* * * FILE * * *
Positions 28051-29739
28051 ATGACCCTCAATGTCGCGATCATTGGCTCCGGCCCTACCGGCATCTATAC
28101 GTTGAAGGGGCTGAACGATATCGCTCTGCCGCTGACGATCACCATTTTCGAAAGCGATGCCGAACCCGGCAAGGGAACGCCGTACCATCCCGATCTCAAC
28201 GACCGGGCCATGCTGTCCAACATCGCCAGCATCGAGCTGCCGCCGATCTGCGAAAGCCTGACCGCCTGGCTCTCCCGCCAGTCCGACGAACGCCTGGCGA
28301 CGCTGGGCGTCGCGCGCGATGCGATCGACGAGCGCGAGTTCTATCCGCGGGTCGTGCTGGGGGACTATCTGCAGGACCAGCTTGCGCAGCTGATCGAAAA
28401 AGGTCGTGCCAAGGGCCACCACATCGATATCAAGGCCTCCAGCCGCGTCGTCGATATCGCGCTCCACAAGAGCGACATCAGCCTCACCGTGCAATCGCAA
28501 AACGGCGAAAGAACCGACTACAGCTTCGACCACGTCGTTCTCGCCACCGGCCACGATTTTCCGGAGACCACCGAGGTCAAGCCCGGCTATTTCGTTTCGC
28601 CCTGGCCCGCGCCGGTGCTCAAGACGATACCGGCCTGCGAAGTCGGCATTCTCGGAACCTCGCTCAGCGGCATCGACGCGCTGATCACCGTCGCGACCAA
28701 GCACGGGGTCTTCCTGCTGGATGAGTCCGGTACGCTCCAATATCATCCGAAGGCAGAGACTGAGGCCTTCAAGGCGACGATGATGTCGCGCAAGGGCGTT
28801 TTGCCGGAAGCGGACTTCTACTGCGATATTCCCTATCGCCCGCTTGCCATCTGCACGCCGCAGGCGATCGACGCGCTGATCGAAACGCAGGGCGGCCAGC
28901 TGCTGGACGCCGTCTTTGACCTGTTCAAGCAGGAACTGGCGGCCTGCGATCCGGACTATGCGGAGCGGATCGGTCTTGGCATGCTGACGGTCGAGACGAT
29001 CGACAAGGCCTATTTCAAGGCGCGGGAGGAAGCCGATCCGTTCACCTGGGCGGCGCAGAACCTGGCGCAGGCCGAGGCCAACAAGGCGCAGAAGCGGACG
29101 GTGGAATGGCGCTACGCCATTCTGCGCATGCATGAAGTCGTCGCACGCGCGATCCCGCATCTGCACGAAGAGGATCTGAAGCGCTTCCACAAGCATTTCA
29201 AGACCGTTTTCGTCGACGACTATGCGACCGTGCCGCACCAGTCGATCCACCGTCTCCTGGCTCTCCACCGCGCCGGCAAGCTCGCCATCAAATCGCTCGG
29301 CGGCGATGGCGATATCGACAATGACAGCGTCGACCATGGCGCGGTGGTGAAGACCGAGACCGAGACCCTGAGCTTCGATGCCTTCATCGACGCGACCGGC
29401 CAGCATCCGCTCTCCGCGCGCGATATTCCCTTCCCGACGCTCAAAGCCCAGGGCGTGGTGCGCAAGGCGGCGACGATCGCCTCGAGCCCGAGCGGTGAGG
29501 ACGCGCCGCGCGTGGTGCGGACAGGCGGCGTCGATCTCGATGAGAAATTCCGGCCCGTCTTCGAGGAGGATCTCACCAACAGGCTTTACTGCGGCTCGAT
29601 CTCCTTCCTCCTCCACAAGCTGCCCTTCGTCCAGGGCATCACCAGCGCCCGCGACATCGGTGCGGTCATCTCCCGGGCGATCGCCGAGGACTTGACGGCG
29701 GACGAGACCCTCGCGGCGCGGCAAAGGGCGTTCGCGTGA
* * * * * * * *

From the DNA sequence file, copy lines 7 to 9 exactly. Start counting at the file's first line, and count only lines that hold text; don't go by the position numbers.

28501 AACGGCGAAAGAACCGACTACAGCTTCGACCACGTCGTTCTCGCCACCGGCCACGATTTTCCGGAGACCACCGAGGTCAAGCCCGGCTATTTCGTTTCGC
28601 CCTGGCCCGCGCCGGTGCTCAAGACGATACCGGCCTGCGAAGTCGGCATTCTCGGAACCTCGCTCAGCGGCATCGACGCGCTGATCACCGTCGCGACCAA
28701 GCACGGGGTCTTCCTGCTGGATGAGTCCGGTACGCTCCAATATCATCCGAAGGCAGAGACTGAGGCCTTCAAGGCGACGATGATGTCGCGCAAGGGCGTT